Fullerton Dam

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Fullerton Dam
Fullerton Dam is located in Oklahoma
Fullerton Dam
Fullerton Dam is located in the US
Fullerton Dam
Nearest city Olustee, Oklahoma
Coordinates 34°37′27″N 99°29′27″W / 34.62417°N 99.49083°W / 34.62417; -99.49083Coordinates: 34°37′27″N 99°29′27″W / 34.62417°N 99.49083°W / 34.62417; -99.49083
Area 0.3 acres (0.12 ha)
Built c. 1895
Built by Fullerton, William J.
NRHP Reference # 76001562[1]
Added to NRHP November 7, 1976

The Fullerton Dam is a ruined dam located 7 miles (11 km) northwest of Olustee, in Jackson County, Oklahoma. Farmer William J. Fullerton built the dam across Turkey Creek in the mid-1890s to irrigate the vegetable crops on his 1,500 acres (610 ha) farm. As western Oklahoma was a dry region, farmers depended on a regular water supply to produce crops, making Fullerton's dam an important innovation. The dam was the first gravity flow dam built by a European settler in western Oklahoma, and Fullerton became a successful regional farmer due to his effective irrigation system. It is even more notable because Fullerton designed the system himself using a homemade transit,[a] and the system was built using unskilled manual labor and mules.[3]

The main irrigation channel was built of limestone blocks and was up to 50 feet (15 m) wide and up to 20 feet (6.1 m) deep. The channel ran 3 miles (4.8 km) to the east and 2 miles (3.2 km) th the south.[4]

In addition, the reservoir which the dam created became a popular local attraction. However, Fullerton's farm began to fail around 1905 because of falling produce prices and increasing production expenses. Several land developers offered to buy him out but he refused the offers. He had to borrow a large amount of money to stay in business, and was heavily in debt when he died in 1916. His whole operation was sold to satisfy creditors.The dam broke permanently during a 1919 flood. The stone ruins remain at the site of the dam and are generally in the same condition as they were following the flood.[3]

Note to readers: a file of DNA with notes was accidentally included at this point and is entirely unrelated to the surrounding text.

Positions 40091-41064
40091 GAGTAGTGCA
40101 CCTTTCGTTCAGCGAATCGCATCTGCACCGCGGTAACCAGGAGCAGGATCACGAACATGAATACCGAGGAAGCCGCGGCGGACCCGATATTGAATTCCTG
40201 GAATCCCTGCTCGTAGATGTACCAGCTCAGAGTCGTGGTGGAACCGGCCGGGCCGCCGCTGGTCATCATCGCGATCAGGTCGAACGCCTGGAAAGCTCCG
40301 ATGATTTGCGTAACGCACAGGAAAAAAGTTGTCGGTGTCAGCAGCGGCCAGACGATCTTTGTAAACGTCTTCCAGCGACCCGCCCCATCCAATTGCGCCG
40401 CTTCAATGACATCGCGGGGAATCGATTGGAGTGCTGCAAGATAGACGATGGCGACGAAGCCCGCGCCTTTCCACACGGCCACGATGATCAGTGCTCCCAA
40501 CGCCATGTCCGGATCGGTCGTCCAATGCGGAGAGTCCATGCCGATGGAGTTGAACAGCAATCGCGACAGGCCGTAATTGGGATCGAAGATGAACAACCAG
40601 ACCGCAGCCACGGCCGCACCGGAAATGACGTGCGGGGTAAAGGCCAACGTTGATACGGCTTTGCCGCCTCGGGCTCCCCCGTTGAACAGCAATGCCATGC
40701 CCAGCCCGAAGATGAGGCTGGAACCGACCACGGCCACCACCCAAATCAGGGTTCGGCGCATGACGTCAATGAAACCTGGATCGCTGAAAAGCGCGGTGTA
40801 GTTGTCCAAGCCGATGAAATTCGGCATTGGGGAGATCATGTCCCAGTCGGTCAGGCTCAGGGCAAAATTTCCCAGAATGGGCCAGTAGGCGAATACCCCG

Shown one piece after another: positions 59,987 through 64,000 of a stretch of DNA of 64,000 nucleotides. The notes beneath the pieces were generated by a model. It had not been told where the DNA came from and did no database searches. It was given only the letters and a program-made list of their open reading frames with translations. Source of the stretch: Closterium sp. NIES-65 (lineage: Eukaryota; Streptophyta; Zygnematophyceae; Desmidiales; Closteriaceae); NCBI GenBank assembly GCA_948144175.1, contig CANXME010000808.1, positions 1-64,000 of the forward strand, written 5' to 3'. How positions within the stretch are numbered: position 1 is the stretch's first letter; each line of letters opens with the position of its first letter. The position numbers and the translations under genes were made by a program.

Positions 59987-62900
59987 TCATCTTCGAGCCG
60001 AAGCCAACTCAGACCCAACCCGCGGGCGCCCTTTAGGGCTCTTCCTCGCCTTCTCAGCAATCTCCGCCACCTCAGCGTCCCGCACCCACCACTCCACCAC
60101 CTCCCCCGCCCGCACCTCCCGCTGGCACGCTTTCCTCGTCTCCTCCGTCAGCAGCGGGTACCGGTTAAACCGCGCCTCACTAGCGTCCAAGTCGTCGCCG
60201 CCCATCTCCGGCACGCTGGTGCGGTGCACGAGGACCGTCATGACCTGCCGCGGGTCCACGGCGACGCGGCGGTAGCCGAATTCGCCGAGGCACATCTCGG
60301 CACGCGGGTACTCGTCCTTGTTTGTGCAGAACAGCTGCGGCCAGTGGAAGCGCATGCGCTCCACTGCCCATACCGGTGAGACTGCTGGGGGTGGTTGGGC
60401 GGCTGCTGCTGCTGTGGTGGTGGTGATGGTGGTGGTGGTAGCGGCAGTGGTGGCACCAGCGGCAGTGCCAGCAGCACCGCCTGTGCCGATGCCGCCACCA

The site of the dam was added to the National Register of Historic Places on November 7, 1976.[1]


  1. ^ A transit, in this context, is an instrument resembling a theodolite, used by surveyors and engineers.[2]


  1. ^ a b National Park Service (2010-07-09). "National Register Information System". National Register of Historic Places. National Park Service. 
  2. ^ Wiktionary
  3. ^ a b Ruth, Kent (November 1975). "National Register of Historic Places Inventory - Nomination Form: Fullerton Dam" (PDF). National Park Service. Retrieved March 22, 2014.  Accompanied by photos.
  4. ^ National Register of Properties in Oklahoma: Fullerton Dam. Accessed September 24, 2015.